[Top][All Lists]

[Date Prev][Date Next][Thread Prev][Thread Next][Date Index][Thread Index]

Re: [Savannah-hackers-public] making sure I don't damage a git repo

From: Bob Proulx
Subject: Re: [Savannah-hackers-public] making sure I don't damage a git repo
Date: Thu, 28 Feb 2013 10:57:13 -0700
User-agent: Mutt/1.5.21 (2010-09-15)

Aharon Robbins wrote:
> I have copies of those branches on my personal system and want to push
> them back up.
> ...
> I did some experimenting on some test repos, and I believe that all I
> need to do is
>       git push origin num-handler     # and likewise for long-double
> and then things will be back in sync.

I think so too.  Seems correct to me.  Go for it!

[Sometimes I am slightly confused by the various syntax due to the
available git syntax shortcuts and like you have done I like to test
it out with a local scratch repository to verify it before doing it to
a public remote.  Definitely a good idea.]

> My question is - what mechanisms are in place to recover the main repo
> as it is now, in case I screw something up?

AFAIK there are two.  1. Things are backed up.  If we need to recover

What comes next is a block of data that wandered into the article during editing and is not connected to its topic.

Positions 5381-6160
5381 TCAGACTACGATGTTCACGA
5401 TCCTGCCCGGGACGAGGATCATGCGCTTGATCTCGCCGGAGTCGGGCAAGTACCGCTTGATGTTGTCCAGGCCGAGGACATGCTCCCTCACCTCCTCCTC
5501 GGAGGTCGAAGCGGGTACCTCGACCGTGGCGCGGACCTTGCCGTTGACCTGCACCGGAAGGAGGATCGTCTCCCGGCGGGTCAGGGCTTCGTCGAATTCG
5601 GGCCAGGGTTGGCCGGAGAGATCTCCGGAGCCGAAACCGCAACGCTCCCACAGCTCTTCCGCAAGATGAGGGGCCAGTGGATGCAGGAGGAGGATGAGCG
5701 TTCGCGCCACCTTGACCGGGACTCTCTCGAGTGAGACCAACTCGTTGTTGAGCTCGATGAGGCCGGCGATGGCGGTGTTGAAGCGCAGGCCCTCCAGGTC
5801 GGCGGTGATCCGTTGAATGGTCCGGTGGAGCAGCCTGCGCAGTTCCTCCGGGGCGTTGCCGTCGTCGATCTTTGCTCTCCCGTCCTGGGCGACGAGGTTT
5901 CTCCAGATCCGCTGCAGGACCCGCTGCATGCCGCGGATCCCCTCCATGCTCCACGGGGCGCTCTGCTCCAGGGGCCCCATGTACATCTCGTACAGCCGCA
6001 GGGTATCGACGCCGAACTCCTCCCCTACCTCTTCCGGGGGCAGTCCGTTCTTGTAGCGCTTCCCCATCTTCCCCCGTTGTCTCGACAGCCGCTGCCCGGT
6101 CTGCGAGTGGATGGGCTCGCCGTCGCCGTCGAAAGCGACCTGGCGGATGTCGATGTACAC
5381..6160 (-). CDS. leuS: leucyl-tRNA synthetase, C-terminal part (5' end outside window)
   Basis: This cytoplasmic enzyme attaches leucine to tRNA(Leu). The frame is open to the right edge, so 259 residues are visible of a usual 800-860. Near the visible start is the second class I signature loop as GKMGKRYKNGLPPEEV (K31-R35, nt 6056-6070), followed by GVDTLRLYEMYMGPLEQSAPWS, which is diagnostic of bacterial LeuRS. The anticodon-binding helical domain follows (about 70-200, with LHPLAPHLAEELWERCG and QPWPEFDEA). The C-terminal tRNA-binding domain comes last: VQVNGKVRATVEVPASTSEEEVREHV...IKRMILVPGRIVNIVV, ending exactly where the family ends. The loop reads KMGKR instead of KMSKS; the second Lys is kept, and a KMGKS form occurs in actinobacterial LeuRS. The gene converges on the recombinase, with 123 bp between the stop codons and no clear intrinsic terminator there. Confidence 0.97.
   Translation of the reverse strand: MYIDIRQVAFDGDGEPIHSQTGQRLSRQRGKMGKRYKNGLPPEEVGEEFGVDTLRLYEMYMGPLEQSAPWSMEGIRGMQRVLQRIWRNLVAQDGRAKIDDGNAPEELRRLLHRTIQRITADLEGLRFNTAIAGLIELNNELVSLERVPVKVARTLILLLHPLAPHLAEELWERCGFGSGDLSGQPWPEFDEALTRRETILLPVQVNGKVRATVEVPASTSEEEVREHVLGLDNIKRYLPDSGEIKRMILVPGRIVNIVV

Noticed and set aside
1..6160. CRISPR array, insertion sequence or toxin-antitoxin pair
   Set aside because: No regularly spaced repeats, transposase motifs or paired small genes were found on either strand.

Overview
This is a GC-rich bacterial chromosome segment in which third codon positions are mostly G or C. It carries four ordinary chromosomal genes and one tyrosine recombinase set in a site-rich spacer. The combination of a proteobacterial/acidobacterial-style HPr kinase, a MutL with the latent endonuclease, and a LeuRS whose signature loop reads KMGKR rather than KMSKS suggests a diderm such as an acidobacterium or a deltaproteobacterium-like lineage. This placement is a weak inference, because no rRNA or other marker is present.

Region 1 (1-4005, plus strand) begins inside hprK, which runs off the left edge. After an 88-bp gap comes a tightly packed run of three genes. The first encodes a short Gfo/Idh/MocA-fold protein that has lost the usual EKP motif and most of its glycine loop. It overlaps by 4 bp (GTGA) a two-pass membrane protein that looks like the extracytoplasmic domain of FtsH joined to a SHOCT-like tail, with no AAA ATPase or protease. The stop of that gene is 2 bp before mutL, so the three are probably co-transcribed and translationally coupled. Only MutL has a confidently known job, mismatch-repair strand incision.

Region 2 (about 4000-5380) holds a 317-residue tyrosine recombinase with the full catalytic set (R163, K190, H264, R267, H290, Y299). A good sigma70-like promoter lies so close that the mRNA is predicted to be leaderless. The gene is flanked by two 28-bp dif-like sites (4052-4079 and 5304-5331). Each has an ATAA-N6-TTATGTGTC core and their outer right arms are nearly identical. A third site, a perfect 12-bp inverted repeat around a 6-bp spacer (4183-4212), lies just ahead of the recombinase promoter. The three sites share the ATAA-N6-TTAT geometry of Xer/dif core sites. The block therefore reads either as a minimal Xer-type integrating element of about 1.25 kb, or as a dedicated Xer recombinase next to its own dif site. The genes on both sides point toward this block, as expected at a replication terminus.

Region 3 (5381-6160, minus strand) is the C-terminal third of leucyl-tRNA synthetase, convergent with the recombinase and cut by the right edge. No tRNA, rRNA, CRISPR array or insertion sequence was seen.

we can request a backup restore from sysadmin.  This is the blanket
site protection against catastrophe.  However also AFAIK that is only
available as a sysadmin function.  We would put in a sysadmin request.

2. More nicely to us because we have direct access is that if you have
your own backup then the Savannah hackers may restore directly from
your backup copy.  This is what we would normally do.

Since every full git repository is a full backup the operation for you
as the maintainer is safe as long as you have your own backup of the
repository with all of the branches that need to be backed up.  Since
as you see you can always push the copy back up to the repository
using git itself for the operation.  In this way it is operated as a
distributed backup system.

Additionally a Savannah hacker could make an individual backup as a
special request if you felt that was necessary.  In this case though
as long as you yourself have a good full git repository then we would
more easily be able to use it to restore through the git push
interface.  If for whatever reason there was something preventing it
(hooks preventing the push?) then we would deal with it directly.

So I say, "Go for it!"


reply via email to

[Prev in Thread] Current Thread [Next in Thread]